3. Patients, who in the investigator's opinion, have substantial symptoms of ADHD for which pharmacotherapy is indicated
  4. Has a guardian who has provided written informed consent to participate in this trial
  5. Has provided written informed assent to participate in this study

Exclusion Criteria:

  1. Patients who have a history of intolerance to APZ at a dose of 5 mg/day
  2. Patients with a history of APZ allergy or hypersensitivity to APZ
  3. Patients with an active or prior neurological/medical disorder for which treatment with APZ would be contraindicated (such as tardive dyskinesia or neuroleptic malignant syndrome)
  4. Patients with clinical evidence of autistic disorder, Rett's syndrome or Asperger's syndrome
  5. Patients with any bipolar spectrum disorder
  6. Patients with any schizophrenia spectrum disorder
  7. Patients with conduct disorder
  8. Patients with post-traumatic stress disorder or generalized anxiety disorder
  9. Patients with a substance abuse disorder
  10. Females who are sexually active, pregnant or lactating
  11. Patients with a suicide attempt requiring medical/psychiatric care within the past 6 months
  12. Patient taking psychotropic agents within one week of baseline (3 days for psychostimulants, 2 weeks for fluoxetine)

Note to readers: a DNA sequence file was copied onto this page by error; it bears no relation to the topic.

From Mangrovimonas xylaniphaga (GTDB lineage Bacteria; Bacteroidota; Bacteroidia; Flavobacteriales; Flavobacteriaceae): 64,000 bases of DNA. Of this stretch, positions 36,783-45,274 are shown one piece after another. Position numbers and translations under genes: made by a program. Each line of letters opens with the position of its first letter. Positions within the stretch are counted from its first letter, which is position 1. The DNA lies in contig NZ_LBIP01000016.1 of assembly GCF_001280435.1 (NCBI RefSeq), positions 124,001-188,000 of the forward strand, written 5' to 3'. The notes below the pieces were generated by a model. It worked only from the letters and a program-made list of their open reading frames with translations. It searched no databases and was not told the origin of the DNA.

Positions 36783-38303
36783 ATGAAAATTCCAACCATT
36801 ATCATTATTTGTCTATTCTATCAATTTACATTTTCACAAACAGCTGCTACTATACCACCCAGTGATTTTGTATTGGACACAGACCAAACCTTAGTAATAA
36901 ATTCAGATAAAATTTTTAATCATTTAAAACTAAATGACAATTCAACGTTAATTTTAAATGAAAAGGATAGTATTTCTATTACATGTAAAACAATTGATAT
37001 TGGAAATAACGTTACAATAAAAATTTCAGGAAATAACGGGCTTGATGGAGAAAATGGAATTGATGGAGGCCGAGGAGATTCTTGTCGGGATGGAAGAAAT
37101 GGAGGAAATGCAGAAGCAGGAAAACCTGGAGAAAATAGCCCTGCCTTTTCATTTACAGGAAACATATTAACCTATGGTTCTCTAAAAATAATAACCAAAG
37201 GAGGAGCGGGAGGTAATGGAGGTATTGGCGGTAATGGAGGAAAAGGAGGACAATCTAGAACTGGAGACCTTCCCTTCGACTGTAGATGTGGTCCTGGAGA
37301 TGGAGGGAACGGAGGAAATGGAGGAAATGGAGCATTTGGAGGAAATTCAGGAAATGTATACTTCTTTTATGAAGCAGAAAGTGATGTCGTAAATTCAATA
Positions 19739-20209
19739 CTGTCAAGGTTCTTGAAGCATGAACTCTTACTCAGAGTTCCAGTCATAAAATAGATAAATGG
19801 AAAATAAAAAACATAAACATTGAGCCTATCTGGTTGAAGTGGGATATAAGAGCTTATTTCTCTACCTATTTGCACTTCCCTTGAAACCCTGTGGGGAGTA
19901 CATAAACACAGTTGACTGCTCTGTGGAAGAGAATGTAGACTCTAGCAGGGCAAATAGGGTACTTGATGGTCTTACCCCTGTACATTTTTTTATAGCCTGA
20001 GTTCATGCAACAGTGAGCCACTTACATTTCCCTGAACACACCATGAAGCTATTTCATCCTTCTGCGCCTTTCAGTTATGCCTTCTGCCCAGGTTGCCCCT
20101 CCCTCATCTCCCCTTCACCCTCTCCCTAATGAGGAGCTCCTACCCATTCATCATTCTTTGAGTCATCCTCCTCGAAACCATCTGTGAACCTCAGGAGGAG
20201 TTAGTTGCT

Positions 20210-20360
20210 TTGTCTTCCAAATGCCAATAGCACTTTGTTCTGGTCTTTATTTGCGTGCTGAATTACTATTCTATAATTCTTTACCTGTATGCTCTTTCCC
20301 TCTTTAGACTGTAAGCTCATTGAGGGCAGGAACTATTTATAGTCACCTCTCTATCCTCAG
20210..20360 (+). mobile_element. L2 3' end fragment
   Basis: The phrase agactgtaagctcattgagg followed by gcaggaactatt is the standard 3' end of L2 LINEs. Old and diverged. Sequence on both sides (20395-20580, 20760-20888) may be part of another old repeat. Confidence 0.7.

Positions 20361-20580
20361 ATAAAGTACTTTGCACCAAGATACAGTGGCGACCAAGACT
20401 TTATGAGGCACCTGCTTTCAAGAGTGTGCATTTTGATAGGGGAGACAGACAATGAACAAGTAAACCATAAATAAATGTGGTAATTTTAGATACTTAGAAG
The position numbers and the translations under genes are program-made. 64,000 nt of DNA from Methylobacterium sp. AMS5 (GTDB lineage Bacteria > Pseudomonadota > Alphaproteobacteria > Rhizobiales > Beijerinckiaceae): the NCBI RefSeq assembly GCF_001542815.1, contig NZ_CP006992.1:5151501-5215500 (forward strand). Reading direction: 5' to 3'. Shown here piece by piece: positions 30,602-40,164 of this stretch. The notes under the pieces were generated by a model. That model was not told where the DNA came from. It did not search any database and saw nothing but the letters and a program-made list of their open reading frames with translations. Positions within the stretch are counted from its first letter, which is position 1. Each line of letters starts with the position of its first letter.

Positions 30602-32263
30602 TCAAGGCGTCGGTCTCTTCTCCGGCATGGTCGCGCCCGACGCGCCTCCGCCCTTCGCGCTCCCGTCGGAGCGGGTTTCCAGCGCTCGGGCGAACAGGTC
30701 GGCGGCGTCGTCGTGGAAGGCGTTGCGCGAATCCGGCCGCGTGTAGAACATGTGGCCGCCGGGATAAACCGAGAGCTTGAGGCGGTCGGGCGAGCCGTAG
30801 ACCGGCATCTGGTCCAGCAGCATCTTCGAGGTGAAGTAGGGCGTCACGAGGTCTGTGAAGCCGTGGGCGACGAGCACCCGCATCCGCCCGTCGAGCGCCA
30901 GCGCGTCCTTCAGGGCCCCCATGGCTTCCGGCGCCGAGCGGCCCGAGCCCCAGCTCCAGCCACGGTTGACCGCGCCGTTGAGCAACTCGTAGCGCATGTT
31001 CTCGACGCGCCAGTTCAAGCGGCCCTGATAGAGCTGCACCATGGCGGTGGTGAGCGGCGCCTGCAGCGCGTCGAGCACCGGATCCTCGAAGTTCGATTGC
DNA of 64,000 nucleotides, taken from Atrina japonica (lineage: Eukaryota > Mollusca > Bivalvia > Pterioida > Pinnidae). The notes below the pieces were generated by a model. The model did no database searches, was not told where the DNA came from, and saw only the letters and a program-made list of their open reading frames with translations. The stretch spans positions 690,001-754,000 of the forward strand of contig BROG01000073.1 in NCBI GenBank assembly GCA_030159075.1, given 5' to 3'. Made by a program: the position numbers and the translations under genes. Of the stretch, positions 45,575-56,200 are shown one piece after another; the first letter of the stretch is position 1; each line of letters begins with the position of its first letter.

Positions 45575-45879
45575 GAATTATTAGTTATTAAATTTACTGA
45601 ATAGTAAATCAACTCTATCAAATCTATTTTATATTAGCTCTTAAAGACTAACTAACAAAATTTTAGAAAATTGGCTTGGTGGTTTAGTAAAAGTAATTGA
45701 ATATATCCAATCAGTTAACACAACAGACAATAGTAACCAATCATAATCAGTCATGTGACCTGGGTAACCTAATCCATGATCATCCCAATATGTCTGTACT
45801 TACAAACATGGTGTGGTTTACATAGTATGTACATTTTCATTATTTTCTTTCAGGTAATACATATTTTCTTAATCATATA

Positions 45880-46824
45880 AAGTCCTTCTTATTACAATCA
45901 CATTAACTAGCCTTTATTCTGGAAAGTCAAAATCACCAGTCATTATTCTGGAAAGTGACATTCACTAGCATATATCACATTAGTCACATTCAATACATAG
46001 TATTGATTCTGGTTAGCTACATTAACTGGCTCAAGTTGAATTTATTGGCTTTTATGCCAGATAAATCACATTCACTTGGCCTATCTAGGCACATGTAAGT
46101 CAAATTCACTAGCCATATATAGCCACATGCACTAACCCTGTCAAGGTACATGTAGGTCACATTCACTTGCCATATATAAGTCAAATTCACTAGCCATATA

13. Patients with evidence of mental retardation (I.Q. < 70) based on the results of the Peabody Picture Vocabulary Test- III (PPVT-III)(Dunn and Dunn, 1981)
  14. Patients who have a general medical or neurological condition that could interfere with the interpretation of the clinical response to APZ treatment
  15. Patients who are unable to swallow pills or capsules
  16. Patients for whom the need for hospitalization during the course of the study appears likely
  Contacts and Locations
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Please refer to this study by its identifier: NCT00221962

United States, Ohio
University Hospitals Case Medical Center
Cleveland, Ohio, United States, 44106
Sponsors and Collaborators
University Hospitals Cleveland Medical Center
Bristol-Myers Squibb
Principal Investigator: Robert L Findling, MD University Hospitals Cleveland Medical Center
  More Information

Publications automatically indexed to this study by Identifier (NCT Number):
Responsible Party: Robert L Findling, MD, Director, Child and Adolescent Psychiatry, University Hospital Case Medical Center Identifier: NCT00221962     History of Changes
Other Study ID Numbers: cognition
Study First Received: September 16, 2005
Last Updated: December 12, 2014

Keywords provided by Robert L Findling, MD, University Hospital Case Medical Center:

Additional relevant MeSH terms:
Attention Deficit Disorder with Hyperactivity
Attention Deficit and Disruptive Behavior Disorders
Neurodevelopmental Disorders
Mental Disorders
Neurologic Manifestations
Nervous System Diseases
Signs and Symptoms
Antipsychotic Agents
Tranquilizing Agents
Central Nervous System Depressants
Physiological Effects of Drugs
Psychotropic Drugs processed this record on August 18, 2017